I will keep my final remarks short as I have already left so much out about the Ancient House experience which is why I urge you to attend the museum, as so much of the experience comes from seeing, feeling, and hearing what is there when making your visit. There is a small admissions price to enter the museum, which is well worth the money in my opinion, but there are ways of entering the museum for less or free. All this information, as well as what is on and venue hiring, can be viewed on the website which will also allow you to plan your visit ahead of time: https://www.museums.norfolk.gov.uk/ancient-house. If you are planning a visit to the UK and are looking for somewhere historical to visit outside of busy London, or live in the UK and are wanting to visit a new historical place, then I highly recommend the Ancient House Museum for your next venture. Thetford offers so much to experience, from libraries, to pubs, to historical places and more, so a visit to the town is well worth a visit in itself with the Ancient House being the cherry on the top.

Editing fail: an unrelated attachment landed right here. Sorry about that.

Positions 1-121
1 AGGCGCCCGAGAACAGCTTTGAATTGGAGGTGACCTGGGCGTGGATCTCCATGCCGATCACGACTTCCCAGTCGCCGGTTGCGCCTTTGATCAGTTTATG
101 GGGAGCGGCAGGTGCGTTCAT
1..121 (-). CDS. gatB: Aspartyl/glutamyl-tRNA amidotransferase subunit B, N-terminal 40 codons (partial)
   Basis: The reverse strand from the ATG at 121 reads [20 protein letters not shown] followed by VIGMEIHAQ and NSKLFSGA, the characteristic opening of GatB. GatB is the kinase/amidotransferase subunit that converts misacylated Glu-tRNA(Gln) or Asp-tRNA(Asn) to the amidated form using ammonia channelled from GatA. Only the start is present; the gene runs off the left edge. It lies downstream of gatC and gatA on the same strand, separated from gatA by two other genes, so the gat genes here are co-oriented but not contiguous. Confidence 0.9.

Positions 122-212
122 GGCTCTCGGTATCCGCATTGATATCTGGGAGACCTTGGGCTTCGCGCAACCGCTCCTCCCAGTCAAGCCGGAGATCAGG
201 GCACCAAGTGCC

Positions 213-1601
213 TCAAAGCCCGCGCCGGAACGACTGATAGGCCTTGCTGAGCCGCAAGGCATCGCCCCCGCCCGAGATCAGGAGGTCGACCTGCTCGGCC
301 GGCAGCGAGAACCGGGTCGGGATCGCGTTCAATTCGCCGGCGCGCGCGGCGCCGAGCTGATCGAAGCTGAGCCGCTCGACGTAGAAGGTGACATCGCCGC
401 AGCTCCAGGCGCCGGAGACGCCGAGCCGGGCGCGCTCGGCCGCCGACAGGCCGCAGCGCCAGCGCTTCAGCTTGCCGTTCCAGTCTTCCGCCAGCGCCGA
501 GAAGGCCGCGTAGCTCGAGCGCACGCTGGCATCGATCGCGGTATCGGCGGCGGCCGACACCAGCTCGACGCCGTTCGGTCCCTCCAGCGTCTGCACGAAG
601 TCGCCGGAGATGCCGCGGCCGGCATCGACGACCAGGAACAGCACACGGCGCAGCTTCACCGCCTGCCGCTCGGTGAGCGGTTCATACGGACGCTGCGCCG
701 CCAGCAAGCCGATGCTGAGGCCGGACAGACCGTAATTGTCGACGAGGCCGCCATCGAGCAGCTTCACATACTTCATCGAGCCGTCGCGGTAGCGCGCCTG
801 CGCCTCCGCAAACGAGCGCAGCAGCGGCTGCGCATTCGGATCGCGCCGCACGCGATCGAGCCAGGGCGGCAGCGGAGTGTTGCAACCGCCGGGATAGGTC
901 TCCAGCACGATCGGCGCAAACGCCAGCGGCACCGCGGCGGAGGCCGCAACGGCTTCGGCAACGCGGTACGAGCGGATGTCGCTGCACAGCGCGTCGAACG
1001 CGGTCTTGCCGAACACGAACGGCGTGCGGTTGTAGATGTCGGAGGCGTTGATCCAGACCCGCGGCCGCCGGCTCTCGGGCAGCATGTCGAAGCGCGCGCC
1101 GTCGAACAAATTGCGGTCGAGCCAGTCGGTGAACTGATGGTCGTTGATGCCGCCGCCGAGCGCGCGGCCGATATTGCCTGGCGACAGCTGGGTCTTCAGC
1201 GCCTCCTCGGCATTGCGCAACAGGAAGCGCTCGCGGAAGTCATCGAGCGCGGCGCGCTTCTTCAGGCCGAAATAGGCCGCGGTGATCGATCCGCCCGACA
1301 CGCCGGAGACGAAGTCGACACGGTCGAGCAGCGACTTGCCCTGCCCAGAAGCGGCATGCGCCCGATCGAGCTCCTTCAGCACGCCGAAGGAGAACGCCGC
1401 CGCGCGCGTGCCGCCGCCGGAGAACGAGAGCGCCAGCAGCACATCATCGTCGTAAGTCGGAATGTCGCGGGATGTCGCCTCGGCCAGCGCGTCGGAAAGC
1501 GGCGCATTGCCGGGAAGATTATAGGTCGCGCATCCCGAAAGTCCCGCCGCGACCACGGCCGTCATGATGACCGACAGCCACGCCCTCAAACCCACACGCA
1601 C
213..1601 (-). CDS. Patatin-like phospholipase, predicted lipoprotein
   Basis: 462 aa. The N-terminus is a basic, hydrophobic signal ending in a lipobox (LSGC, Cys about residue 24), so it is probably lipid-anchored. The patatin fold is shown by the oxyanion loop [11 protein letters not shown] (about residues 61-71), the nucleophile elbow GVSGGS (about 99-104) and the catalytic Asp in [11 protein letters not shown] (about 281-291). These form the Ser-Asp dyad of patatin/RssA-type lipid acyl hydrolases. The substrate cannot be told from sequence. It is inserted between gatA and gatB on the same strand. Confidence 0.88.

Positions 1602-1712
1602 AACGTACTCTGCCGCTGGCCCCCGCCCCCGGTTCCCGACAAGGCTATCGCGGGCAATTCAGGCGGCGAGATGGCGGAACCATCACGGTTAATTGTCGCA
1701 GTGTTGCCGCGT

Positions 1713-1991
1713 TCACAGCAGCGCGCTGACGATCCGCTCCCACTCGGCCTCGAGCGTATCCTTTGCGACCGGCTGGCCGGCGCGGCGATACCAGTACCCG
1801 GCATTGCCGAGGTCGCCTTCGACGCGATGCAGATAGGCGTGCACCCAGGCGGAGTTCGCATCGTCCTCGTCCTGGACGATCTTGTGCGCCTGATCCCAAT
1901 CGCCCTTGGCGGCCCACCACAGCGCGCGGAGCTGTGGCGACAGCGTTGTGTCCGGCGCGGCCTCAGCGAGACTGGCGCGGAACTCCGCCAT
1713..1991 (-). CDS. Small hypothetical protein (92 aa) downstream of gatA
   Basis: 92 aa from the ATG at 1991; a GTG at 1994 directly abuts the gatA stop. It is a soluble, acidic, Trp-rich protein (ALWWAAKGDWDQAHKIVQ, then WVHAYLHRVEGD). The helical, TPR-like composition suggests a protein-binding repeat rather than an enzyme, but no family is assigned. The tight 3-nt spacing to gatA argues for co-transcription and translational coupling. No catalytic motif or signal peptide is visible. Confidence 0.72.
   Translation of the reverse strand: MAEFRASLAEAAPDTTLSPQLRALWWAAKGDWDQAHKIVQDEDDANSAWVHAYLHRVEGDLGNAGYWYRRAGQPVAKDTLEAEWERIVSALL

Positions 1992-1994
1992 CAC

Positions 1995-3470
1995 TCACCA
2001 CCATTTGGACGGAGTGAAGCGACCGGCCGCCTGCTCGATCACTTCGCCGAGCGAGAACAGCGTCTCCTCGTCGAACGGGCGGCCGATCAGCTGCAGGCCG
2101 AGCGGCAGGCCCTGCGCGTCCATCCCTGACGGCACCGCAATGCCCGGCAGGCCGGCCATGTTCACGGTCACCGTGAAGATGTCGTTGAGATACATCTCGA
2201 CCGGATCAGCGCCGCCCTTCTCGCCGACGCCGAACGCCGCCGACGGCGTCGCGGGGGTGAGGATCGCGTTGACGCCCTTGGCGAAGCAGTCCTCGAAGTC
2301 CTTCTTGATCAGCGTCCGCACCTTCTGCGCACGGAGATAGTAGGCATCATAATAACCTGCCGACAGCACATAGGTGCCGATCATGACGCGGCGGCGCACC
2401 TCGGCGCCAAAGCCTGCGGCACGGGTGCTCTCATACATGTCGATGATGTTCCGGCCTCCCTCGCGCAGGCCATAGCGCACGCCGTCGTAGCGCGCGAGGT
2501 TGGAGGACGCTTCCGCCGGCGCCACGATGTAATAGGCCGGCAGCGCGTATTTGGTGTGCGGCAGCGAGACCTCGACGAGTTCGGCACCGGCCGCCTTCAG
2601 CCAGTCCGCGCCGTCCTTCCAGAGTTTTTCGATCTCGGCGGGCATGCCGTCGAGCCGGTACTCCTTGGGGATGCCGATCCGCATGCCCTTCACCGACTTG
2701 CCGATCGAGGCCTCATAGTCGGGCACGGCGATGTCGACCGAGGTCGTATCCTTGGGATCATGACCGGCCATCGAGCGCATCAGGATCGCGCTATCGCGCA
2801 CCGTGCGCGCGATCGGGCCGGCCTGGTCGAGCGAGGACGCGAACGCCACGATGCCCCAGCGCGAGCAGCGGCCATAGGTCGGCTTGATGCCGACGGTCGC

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Henry is a master’s degree graduate looking for work in museums and other historical collections, while working as a Library Assistant at the Norfolk Heritage Centre. Henry’s main focus is on social, cultural and military history and how these intertwine. His main interest is the use of personal accounts and oral history in the exploration of the past. Currently located just outside Norwich City in Norfolk, a county he has lived in since he was six years old. He has been interested in history since his first high-school trip to the Norwich Castle Museum to learn about Roman and Celtic conflict in the area.